According to the survey, about 20 percent of defenders admitted that their firmware data goes unmonitored today, mostly because of the lack of automation. “Seventy-one percent said their staff spends too much time on work that  should be automated, and that number creeps up to 82% among the teams who said they don’t have  enough time for strategic work. Overall, security teams are spending 41% of their time on firmware patches that could be automated,” the study found.

Microsoft is pushing its own secured-core PC concept, encouraging businesses to to invest in chip-level security and new automation and analytics capabilities.   

Related: Devices Still Vulnerable to DMA Attacks Despite Protections

Related: Driver Vulnerabilities Facilitate Attacks on ATMs, PoS Systems

Written By

Ryan Naraine is Editor-at-Large at SecurityWeek and host of the popular Security Conversations podcast series. He is a security community engagement expert who has built programs at major global brands, including Intel Corp., Bishop Fox and GReAT. Ryan is a founding-director of the Security Tinkerers non-profit, an advisor to early-stage entrepreneurs, and a regular speaker at security conferences around the world.

Click to comment

Daily Briefing Newsletter

Subscribe to the SecurityWeek Email Briefing to stay informed on the latest threats, trends, and technology, along with insightful columns from industry experts.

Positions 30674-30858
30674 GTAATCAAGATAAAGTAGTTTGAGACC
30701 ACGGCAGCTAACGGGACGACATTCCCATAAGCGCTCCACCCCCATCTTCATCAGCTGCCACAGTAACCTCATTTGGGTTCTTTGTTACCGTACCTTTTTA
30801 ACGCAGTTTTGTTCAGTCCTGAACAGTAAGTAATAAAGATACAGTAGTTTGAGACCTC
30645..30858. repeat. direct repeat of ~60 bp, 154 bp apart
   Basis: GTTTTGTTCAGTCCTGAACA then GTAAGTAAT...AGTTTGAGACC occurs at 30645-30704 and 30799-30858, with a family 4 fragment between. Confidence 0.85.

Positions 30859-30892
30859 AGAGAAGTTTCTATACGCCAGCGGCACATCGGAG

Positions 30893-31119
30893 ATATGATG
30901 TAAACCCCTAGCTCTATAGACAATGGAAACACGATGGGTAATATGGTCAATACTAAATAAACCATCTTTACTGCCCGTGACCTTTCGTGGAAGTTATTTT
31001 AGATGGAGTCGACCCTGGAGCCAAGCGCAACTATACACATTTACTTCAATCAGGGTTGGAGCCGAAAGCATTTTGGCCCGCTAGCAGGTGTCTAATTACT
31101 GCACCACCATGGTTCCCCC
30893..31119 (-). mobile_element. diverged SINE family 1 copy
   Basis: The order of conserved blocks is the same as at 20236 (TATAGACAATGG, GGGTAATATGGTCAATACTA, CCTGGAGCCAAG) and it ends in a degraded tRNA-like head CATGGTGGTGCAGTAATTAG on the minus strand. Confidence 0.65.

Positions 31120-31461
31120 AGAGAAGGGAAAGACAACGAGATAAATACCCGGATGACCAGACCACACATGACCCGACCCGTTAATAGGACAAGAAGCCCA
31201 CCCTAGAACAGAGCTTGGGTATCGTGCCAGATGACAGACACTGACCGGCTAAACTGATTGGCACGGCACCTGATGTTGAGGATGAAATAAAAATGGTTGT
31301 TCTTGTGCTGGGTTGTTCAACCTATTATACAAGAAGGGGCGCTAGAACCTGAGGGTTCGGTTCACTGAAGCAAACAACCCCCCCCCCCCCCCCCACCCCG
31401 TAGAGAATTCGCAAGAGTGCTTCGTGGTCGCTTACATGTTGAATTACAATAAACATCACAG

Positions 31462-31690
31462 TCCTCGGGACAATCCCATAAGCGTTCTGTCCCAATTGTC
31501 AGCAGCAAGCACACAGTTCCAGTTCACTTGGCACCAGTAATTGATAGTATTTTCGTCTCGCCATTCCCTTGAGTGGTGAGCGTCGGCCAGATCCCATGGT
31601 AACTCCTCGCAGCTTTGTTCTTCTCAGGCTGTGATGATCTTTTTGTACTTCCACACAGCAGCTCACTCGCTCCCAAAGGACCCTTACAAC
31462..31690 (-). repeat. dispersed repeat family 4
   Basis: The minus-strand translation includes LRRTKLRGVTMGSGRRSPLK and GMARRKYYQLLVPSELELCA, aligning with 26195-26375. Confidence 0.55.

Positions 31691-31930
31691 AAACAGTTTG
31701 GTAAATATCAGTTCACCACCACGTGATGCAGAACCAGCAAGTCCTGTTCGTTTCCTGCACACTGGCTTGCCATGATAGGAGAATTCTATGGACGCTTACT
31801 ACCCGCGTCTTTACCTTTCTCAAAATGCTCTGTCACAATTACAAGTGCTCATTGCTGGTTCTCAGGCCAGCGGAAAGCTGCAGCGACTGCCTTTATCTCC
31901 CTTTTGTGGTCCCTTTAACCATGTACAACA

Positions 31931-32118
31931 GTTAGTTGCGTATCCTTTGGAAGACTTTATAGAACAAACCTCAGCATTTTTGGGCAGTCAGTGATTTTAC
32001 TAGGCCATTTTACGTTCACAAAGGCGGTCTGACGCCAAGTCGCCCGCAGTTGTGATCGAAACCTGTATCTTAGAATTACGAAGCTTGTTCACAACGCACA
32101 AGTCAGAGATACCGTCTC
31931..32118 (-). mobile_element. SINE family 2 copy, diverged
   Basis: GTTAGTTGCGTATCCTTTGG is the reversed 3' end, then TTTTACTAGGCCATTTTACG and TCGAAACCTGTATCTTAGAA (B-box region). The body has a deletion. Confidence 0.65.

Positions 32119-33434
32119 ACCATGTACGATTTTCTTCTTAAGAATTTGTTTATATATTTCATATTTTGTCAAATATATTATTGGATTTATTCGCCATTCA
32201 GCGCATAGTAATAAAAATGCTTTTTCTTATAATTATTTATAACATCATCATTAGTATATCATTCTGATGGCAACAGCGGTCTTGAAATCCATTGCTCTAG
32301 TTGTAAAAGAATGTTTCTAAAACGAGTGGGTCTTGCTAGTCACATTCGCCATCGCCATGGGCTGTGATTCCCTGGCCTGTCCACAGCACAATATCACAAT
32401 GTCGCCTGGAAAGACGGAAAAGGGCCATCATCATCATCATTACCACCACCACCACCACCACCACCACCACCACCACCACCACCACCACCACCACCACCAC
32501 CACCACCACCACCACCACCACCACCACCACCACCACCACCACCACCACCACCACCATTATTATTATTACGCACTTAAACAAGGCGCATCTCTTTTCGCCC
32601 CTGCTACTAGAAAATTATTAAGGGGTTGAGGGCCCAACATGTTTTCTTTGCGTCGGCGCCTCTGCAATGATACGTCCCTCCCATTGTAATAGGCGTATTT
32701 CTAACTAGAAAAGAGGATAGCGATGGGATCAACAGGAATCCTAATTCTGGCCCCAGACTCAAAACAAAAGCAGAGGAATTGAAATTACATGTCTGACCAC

SecurityWeek’s Threat Detection and Incident Response Summit brings together security practitioners from around the world to share war stories on breaches, APT attacks and threat intelligence.


Securityweek’s CISO Forum will address issues and challenges that are top of mind for today’s security leaders and what the future looks like as chief defenders of the enterprise.


Expert Insights

Related Content


Less than a week after announcing that it would suspended service indefinitely due to a conflict with an (at the time) unnamed security researcher...

Data Breaches

OpenAI has confirmed a ChatGPT data breach on the same day a security firm reported seeing the use of a component affected by an...

Risk Management

The supply chain threat is directly linked to attack surface management, but the supply chain must be known and understood before it can be...


The latest Chrome update brings patches for eight vulnerabilities, including seven reported by external researchers.


Patch Tuesday: Microsoft warns vulnerability (CVE-2023-23397) could lead to exploitation before an email is viewed in the Preview Pane.


Apple has released updates for macOS, iOS and Safari and they all include a WebKit patch for a zero-day vulnerability tracked as CVE-2023-23529.

IoT Security

A group of seven security researchers have discovered numerous vulnerabilities in vehicles from 16 car makers, including bugs that allowed them to control car...

IoT Security

A vulnerability affecting Dahua cameras and video recorders can be exploited by threat actors to modify a device’s system time.